ZIV Optimistic about 2018 German Bike Market

Zweirad-Industrie-Verband (ZIV), the German bicycle industry association comprised of manufacturers and vendors of bikes, e-bikes, components and accessories, have reported a good start to the 2018 business year overall.
Only chilly weather in March cooled consumers' willingness to buy in the first quarter, while the second quarter brought outstanding weather conditions that guaranteed good and steady sales, leaving the stakeholders in the industry very well satisfied with the beginning of the season. It was a promising start to the year for the industry. ZIV predicts total sales of 800,000 to 900,000 units by the end of the year.

A ZIV press release noted the constancy of this trend comes not least from the continuing electrification of all model groups, attractively designed products, and further advancements in integrating motor and battery technology. Innovative business models, including leasing and logistics solutions, are further boosts to the rapidly increasing popularity of the e-bike.
However, e-bikes are not the sole reason for the sunny outlook in the industry. Numerous innovations in technology ensure high demand for the products of the German bicycle industry. For instance, digital networking of components and accessories brings enormous potential for the use of bikes and e-bikes for mobility (with navigation systems and anti-theft mechanisms, for instance) and for exercise (such as by means of performance diagnostics and monitoring tools).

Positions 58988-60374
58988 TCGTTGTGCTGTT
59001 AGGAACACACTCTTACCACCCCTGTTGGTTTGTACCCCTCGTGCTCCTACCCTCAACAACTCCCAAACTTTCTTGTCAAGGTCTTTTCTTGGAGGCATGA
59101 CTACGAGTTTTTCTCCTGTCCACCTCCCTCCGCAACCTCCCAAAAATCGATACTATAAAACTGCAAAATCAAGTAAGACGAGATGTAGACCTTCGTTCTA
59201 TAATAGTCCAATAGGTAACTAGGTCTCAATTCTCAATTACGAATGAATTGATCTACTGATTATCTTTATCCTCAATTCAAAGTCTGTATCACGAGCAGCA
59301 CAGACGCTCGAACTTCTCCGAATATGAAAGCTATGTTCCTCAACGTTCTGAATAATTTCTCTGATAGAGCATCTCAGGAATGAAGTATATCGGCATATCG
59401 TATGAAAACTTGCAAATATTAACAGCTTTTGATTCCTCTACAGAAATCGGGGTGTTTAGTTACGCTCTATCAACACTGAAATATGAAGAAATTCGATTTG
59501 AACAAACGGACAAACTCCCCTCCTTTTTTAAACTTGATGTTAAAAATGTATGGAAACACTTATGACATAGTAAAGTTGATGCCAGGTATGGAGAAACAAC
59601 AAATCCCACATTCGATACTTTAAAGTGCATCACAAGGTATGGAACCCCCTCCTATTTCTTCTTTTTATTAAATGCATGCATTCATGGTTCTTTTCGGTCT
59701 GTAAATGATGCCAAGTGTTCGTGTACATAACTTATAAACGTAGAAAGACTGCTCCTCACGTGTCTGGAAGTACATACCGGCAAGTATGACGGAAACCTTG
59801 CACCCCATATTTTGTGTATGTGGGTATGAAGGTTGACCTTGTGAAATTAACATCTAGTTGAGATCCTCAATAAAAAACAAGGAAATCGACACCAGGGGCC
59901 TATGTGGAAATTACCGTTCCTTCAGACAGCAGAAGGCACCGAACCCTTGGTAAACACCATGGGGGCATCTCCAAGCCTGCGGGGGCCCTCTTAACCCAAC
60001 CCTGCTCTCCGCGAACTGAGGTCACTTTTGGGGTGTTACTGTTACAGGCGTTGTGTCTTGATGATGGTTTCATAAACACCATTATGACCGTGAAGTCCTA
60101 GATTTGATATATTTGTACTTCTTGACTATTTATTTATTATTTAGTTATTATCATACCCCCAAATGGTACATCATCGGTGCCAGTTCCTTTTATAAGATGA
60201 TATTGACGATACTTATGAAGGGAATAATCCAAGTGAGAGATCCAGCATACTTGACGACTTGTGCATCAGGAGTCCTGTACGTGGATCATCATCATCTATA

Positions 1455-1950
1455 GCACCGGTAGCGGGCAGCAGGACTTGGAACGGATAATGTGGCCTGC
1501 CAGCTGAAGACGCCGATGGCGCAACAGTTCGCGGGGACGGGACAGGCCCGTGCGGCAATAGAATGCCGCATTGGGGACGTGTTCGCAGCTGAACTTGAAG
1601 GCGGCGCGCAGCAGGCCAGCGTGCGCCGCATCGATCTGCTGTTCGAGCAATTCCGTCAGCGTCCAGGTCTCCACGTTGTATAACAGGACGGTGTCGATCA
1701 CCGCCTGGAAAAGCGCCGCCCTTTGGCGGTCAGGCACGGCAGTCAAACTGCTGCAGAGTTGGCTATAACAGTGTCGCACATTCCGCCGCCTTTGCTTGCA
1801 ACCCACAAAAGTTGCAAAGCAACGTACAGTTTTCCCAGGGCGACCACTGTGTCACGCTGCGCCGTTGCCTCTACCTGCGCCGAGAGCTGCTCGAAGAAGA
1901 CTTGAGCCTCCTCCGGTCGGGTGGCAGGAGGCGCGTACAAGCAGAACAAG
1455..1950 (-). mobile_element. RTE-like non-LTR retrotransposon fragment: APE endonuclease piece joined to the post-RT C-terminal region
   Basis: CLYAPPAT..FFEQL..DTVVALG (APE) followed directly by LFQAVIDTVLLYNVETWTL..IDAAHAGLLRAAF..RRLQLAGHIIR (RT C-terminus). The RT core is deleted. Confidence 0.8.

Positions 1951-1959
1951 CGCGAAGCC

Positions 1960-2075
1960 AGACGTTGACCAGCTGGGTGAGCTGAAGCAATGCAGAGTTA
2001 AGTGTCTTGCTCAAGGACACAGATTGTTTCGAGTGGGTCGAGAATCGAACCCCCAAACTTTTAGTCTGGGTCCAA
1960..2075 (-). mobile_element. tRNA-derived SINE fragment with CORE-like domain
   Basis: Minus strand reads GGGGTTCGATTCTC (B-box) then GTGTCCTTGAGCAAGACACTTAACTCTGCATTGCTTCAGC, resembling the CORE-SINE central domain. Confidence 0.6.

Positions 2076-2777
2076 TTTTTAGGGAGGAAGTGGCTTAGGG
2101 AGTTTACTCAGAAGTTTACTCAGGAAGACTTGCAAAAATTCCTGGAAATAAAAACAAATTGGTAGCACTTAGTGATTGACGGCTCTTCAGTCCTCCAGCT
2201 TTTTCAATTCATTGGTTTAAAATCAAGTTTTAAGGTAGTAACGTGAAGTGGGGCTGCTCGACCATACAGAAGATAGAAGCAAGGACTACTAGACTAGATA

Disk brakes, anti-lock braking systems, belt transmissions, and pinion drives are other features that have already been integrated in order to make bikes ever safer, easier, and more comfortable to use. Furthermore, high-tech lightweight materials and new lighting systems are also contributing to make bikes and e-bikes more and more attractive to consumers.

As regards the outlook for the coming years and decades, the German bicycle manufacturing industry feels well positioned to make the best of the German public's renewed enthusiasm for cycling. Above all, however, it's up to policymakers to accommodate this enthusiasm and provide substantial funding and support for bicycle traffic. While the increase in the federal budget for bikes to 200 million euros is a step in the right direction, compared to the amount set aside for other traffic carriers, it's still not much.
Most urgent is the need for investment in infrastructure for cyclists. This is critical for establishing the framework conditions for safe, convenient cycling traffic in the future.
Sufficient numbers of secure bicycle parking facilities within cities and at train stations also must be guaranteed.
Aside from infrastructure, more investment in publicity campaigns is required in order to raise awareness of the benefits of traveling by bike. This is the only way to increase the proportion of bikers in Germany and inspire even more people to start bet on esports.
Finally, policymakers must be made to appreciate the economic importance of bicycles. With tourism aspects included, the bike industry employs approximately 230,000 workers overall; 50,000 of those are in the manufacturing and retail sectors for bikes, components and parts. In total, the industry generates sales of about 16 billion euros.
Growth potential is to be found above all in markets for recreational products. Indeed, some regions are already making their profit almost entirely from bicycle tourism, with others following suit. Cities face the challenge of meeting their citizens' desire for liveable, clean neighborhoods with low levels of air and noise pollution.
Siegfried Neuberger, director of the ZIV industry association, gave the following statement: "We have very high hopes for the 2018 biking season. If the good weather conditions persist through the second half of the year, then we're confident that the industry will continue to grow."